Project director Spencer Wells and University of Otago anthropologist Lisa Matisoo-Smith, who is the principal investigator for the Oceania region, collected cheek swabs from the group to draw up a map of New Zealanders’ ancient genetic origins.
Among the participants, almost all European maternal lineages were represented, yet only three Asian and two Oceanic (Pacific Island) lineages were detected. New Zealand’s Governor-General, Sir Jerry Mateparae was part of the group. His sample showed most Oceanic DNA overall (23%) – as well as Mediterranean heritage.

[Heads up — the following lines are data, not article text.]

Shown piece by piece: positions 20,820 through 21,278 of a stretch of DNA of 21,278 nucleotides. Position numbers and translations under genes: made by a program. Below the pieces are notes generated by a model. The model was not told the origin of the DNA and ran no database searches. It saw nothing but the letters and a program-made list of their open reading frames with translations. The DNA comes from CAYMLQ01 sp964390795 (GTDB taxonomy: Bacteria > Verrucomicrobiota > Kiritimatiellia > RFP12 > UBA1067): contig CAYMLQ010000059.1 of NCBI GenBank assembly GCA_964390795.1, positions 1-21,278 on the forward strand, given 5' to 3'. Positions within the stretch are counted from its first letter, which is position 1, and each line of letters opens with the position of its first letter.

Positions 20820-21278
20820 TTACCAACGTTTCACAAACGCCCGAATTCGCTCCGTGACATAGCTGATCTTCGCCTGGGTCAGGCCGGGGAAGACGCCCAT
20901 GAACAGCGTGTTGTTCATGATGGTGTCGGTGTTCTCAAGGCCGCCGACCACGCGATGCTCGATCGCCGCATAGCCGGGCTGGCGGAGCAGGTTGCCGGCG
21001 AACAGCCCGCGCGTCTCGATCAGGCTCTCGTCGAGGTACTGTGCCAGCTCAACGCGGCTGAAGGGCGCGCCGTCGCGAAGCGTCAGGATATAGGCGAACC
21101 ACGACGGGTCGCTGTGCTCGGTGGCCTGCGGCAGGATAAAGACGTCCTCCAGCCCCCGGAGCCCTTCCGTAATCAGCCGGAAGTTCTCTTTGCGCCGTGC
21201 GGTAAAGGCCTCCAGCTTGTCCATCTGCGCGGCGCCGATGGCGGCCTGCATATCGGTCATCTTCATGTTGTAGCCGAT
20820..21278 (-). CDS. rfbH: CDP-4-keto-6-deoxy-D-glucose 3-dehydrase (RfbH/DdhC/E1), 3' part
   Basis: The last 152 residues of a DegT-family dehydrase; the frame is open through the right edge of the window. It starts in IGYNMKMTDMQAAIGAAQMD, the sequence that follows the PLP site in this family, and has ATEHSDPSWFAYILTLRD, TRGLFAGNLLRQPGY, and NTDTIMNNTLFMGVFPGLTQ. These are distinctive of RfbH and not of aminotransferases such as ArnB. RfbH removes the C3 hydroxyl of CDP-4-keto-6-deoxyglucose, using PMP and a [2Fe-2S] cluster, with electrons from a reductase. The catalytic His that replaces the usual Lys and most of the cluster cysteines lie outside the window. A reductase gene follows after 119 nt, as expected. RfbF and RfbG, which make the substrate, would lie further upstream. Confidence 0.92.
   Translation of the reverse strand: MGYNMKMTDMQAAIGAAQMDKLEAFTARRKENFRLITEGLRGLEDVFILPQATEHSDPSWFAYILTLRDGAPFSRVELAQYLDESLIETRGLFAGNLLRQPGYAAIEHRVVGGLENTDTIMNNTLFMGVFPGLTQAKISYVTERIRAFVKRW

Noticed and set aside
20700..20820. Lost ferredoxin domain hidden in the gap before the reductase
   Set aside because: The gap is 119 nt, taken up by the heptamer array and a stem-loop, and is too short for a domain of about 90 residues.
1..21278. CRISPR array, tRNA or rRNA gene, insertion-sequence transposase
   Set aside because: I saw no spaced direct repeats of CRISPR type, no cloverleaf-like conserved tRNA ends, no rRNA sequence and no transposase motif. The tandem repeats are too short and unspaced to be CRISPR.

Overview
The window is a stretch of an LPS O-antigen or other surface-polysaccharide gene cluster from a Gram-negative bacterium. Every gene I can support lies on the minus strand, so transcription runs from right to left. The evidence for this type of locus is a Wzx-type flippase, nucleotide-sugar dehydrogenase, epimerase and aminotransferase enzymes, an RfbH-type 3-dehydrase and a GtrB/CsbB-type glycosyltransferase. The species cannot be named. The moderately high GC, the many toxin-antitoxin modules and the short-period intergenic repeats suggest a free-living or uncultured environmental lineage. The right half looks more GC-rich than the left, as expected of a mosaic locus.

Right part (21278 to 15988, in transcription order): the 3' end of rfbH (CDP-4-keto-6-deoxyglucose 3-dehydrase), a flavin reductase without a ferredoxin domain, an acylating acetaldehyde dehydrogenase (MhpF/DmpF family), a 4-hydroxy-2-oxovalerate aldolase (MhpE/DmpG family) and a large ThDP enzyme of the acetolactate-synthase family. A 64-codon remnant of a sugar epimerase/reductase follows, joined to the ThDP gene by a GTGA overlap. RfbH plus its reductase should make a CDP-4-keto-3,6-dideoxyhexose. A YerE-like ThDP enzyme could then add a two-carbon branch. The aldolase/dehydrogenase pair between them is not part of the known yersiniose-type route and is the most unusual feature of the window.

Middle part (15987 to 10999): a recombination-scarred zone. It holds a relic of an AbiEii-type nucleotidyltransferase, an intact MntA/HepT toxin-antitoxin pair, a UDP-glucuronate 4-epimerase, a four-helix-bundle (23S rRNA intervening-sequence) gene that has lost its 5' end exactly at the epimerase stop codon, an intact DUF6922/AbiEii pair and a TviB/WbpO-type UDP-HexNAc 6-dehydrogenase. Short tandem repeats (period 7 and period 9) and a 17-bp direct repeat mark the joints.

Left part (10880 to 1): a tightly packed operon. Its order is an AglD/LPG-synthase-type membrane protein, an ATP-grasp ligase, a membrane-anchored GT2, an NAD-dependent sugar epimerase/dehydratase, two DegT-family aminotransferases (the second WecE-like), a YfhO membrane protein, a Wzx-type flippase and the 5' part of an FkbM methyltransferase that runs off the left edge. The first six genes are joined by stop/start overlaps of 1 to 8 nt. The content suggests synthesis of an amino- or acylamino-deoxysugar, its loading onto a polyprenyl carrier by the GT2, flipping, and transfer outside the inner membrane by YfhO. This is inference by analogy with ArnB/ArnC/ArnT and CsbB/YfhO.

During the visit, the Genographic team also collected DNA samples from members of the Gisborne iwi Ngāi Tāmanuhiri as part of a global study of indigenous people, with the aim of using genetic markers to work out how people fanned out across the world.
The settlement of the Pacific was the last of the great human migrations, and New Zealand was its final destination. Modern humans first arose in Africa more than 150,000 years ago, but people reached New Zealand only 800 years ago, which means that Māori represent one the human tree’s youngest branches.